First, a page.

Historical literary criticism focuses mainly on the subject's relevance, relationship with, and influence upon the historical period in which it was written. A historical critic looks at how the time period influenced the writing of the work as well as how events in the authors life influenced him or her. A work of historical criticism posits a thesis about the author or time period based on the subject. Thus historical criticism looks at texts in the same way as a historian looks at historical documents: in order to learn what they reveal about the historical and socio-cultural circumstances in which they were produced.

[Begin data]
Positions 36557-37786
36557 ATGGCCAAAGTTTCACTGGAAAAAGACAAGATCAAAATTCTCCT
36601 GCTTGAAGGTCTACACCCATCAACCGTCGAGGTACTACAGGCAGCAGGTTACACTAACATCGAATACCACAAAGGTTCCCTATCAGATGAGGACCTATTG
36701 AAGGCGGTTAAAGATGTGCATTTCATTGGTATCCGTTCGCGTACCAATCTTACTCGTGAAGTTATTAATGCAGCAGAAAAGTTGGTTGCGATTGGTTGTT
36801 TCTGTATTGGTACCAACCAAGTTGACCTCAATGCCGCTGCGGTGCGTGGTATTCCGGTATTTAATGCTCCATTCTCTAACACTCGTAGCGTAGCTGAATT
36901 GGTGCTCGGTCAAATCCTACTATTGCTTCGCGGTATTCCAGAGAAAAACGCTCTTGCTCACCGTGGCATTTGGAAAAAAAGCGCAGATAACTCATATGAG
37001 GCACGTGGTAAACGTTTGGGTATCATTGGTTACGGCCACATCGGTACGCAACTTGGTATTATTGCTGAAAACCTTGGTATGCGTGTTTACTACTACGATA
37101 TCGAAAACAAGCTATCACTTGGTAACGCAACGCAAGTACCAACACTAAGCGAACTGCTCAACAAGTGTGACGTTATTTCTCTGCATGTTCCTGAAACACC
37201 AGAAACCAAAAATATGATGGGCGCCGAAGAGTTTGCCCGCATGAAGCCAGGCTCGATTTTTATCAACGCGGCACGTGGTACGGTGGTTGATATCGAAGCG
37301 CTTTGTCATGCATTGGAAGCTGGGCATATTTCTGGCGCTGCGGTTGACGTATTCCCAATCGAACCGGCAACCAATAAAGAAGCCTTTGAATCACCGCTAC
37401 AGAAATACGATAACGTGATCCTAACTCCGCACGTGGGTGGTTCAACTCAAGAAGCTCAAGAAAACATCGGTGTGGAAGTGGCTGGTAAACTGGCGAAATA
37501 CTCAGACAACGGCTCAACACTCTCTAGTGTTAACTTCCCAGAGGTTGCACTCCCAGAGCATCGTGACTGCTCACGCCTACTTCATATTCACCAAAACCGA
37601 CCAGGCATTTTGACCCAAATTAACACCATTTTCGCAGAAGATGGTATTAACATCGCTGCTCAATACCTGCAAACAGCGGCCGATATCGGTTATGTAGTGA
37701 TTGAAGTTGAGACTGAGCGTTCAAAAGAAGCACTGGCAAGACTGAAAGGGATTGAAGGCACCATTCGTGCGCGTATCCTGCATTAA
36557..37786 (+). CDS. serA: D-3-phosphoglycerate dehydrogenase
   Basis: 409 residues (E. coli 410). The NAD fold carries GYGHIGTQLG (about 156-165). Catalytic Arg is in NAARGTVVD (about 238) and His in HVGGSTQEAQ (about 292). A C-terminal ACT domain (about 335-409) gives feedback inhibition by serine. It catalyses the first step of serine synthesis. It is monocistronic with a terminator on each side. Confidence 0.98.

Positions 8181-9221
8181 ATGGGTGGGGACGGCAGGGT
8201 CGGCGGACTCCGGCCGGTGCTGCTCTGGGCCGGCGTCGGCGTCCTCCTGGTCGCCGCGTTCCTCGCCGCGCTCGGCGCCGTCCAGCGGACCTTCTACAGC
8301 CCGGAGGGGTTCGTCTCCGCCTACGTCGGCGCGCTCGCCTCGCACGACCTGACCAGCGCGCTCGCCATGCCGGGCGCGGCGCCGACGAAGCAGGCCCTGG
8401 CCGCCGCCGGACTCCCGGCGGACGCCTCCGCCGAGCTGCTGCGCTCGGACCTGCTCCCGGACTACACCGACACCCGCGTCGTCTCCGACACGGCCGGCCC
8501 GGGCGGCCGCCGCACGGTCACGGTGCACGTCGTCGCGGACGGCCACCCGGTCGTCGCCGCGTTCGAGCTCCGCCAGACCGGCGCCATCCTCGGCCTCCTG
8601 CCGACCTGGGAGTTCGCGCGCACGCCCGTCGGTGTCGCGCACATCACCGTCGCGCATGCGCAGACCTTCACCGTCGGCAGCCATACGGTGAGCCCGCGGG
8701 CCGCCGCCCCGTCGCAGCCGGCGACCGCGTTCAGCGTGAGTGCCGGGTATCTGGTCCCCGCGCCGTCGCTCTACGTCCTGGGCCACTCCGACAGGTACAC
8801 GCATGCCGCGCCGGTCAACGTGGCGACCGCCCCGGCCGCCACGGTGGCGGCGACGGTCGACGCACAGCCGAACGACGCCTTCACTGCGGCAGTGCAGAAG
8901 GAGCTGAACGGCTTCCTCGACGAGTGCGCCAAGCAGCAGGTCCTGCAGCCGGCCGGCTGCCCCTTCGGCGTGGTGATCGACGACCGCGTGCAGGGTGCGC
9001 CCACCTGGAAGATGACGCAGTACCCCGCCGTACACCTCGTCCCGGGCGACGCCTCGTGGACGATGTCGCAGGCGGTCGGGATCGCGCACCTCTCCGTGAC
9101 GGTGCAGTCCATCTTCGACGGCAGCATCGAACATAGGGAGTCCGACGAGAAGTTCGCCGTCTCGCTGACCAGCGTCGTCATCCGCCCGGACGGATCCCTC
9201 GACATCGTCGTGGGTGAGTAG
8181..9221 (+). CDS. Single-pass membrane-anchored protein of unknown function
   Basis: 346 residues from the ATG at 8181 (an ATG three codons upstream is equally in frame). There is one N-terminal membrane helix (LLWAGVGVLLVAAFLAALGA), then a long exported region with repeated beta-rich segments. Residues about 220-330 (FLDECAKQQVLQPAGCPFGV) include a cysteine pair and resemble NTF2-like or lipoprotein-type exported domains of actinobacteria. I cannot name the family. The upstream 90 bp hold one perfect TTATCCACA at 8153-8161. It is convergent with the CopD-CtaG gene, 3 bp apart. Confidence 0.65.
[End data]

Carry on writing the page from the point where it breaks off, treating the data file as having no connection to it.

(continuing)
New Historicism shares this interest in the historical context within which texts were produced, but also acknowledges that the act of reading texts is as much a product of the historical context within which it is done as the writing of texts is. It thus sees interpretation as both a creative activity and as a process which is never-ending, as each successive generation of readers experiences texts from the past from the perspective of a new social/ historical context.